It is always exciting to move into a new house, whether it is your very first one or the tenth. Making it your own space and doing your own decorating is an achievement you will most likely want to share with family and friends. If you want to invite people over so they can see your new home, having a housewarming party allows you to open up your doors to everybody at the same time and have a celebration with them. Etiquette rules will help you with how gifts should be handled, whether you are the individual visiting someone else’s new home or you are the one with the new home.
Invitations and Gifts
Send invitations to your housewarming party two to three weeks ahead of time at h=least. Do not mention any gift registry information or gift, unless you want to state “No gifts, please.” There is one exception to this which is when a friend or somebody not living in the house is hosting the party. Then that individual can make recommendations or add a small statement about where the home resident is registered.
Invitations can be sent via email or mail. Include the time and date, in addition to the new address. Provide precise, clear directions along with a small map.
Hostess or Host Etiquette
It is becoming very common for individuals to register at places like Target, or Bed, Bath and Beyond for housewarming gifts. There is disagreement among etiquette experts on whether or not it is appropriate to register for housewarming gifts.
Do not ask for gifts or expect them. If a guest asks you before the party what you want or need or what colour scheme you have, it is fine to share this information, in addition to where you have registered, if you are going to take that approach.
Do not open your gifts during the party. That is considered to be rude and bad etiquette since some guests won’t bring gifts. If you open gifts this can make them feel awkward and self-conscious. A housewarming party’s purpose is for welcoming your family and friends into your house, not for you to solicit gifts.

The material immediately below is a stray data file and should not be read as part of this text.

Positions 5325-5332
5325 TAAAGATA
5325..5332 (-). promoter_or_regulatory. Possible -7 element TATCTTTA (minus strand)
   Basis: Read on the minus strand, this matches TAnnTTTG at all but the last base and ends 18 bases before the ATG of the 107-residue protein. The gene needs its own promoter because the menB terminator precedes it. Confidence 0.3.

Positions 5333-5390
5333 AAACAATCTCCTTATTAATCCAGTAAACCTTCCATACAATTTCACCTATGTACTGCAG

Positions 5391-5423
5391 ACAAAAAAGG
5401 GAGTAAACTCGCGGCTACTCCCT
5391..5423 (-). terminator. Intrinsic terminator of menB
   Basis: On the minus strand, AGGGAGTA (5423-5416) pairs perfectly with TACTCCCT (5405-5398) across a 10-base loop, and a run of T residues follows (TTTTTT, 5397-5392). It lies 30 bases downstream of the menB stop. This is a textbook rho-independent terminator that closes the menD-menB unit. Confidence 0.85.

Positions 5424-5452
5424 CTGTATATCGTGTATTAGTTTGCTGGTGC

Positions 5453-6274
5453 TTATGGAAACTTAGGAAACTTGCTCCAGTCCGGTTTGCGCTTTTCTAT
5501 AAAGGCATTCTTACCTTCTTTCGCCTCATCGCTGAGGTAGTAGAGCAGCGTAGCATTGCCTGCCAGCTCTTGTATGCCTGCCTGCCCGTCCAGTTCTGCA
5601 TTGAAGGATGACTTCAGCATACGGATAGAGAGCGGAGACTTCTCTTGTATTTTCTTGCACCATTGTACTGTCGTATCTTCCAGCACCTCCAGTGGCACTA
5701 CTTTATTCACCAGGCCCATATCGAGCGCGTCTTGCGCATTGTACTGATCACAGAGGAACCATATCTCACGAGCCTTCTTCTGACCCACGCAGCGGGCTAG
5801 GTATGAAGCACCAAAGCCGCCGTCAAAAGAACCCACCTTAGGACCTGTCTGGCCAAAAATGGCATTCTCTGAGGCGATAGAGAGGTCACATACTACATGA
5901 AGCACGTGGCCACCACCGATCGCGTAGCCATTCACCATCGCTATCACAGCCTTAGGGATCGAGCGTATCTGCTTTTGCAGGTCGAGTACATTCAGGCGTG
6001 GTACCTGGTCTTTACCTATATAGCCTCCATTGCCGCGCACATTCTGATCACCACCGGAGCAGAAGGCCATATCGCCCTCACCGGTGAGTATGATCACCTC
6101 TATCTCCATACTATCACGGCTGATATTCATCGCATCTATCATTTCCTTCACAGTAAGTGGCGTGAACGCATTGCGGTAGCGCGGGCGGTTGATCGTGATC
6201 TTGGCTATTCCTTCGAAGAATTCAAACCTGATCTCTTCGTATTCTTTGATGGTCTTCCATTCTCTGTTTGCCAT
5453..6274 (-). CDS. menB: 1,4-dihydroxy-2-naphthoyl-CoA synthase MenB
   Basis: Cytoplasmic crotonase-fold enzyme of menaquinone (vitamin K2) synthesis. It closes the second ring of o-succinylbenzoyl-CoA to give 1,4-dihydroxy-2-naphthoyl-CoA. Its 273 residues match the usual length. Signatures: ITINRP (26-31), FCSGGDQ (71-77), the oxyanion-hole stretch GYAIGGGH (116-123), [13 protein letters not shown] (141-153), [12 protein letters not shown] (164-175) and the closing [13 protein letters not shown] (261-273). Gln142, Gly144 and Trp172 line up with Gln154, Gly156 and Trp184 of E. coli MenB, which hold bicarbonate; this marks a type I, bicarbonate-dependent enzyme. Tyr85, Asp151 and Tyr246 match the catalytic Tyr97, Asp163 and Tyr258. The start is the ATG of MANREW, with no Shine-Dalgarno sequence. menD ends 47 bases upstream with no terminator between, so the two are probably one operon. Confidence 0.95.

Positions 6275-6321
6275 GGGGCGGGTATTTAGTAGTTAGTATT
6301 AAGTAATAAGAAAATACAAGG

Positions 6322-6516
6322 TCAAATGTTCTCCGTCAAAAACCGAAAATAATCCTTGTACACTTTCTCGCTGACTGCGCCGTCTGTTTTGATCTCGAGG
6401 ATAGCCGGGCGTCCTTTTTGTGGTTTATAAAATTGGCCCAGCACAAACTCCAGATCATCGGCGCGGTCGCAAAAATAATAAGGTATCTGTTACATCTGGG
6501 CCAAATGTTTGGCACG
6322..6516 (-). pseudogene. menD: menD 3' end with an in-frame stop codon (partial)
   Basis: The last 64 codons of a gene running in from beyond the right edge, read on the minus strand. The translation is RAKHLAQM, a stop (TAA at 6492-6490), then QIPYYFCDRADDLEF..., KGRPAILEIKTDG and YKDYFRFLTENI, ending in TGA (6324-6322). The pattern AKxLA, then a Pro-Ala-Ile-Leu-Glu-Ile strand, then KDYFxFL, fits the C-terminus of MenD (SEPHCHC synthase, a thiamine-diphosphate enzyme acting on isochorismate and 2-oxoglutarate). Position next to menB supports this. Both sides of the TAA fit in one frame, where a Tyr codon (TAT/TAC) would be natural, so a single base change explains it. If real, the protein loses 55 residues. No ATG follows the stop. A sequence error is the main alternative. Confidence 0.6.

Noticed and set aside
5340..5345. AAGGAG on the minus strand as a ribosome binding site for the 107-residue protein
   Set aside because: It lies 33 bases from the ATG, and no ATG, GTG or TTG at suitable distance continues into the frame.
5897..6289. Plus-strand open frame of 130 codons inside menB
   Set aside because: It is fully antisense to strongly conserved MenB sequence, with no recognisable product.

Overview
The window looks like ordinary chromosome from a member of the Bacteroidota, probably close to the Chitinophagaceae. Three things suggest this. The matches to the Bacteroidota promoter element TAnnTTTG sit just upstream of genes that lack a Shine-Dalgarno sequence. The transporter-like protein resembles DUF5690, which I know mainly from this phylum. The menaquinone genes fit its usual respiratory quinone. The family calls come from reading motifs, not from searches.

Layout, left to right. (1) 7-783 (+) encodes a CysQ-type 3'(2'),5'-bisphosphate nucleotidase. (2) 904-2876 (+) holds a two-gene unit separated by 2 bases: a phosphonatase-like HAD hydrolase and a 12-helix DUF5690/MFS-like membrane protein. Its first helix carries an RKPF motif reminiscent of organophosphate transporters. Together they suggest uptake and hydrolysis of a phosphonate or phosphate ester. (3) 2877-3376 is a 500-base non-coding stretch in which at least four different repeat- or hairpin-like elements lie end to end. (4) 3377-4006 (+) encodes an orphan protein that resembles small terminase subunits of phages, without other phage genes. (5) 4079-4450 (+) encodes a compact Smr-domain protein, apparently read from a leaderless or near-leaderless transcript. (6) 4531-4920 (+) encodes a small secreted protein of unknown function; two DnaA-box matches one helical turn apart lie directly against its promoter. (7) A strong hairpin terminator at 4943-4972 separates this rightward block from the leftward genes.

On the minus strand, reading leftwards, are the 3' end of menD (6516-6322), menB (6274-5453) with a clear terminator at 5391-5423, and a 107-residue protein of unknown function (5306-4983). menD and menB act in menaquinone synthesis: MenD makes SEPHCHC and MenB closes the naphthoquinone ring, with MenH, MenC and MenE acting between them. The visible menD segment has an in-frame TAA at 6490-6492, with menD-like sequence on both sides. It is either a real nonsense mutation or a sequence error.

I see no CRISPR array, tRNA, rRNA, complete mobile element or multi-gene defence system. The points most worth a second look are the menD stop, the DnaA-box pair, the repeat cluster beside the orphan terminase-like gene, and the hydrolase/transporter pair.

Once you do open your gifts, make sure to track of who gave each gift. After the party is over, send sincere thank-you notes, and be genuinely appreciative, for each gift that you receive. Make sure to thank your family and friends for coming to your housewarming party.
Take a gift. You can bring an elaborate gift, but it can also be inexpensive, simple, and small. Add your gift quietly in among the other gifts, or give it to the hostess discreetly. Don’t ever bring attention to yourself and the gift you are giving, since not all guests may bring one to the party. Keepsake gifts from Silver and Pewter Gifts are very popular to remind the hosts of their achievement for a long time to come.
It isn’t rude or uncommon to spend £10 to £20 or even more on your housewarming fit. Offer high-end liquor, a bottle of wine, drinks, food, candles, kitchen knives, a bar set, homemade cookies, a houseplant. If you are unsure of what you should get, then a gift card to a garden or home improvement store is appropriate. At least give a card of congratulations even when the invitation says “No gifts, please.”
So what types of items make really good hostess gifts or housewarming party presents?
- Gift cards for home improvement stores, like Ace Hardware, Home Depot, or Lowes.
- Personalized or monogrammed picture frames. If you know what your host’s interior paint colours and decorating tastes are you can get decorative frames.
- A welcome mat, personalized or monogrammed glasses, or other household items.
Plants and flowers
- A nice bottle of champagne or wine, as long as you know that your hosts drink champagne or wine. Also, note that a really cheap bottle of wine or booze isn’t an appropriate housewarming gift. If you are going to give a housewarming present of champagne or wine it should be worthy of the celebration.
- Party table wares like specialty food serving sets (such as an ice cream sundae set or cheese board) or serving dishes. Unless you are aware of a specific decorating style of your hosts, you should only give tablewares or serving pieces in fairly neutral colours and designs, or that can be returned and enclose a gift receipt.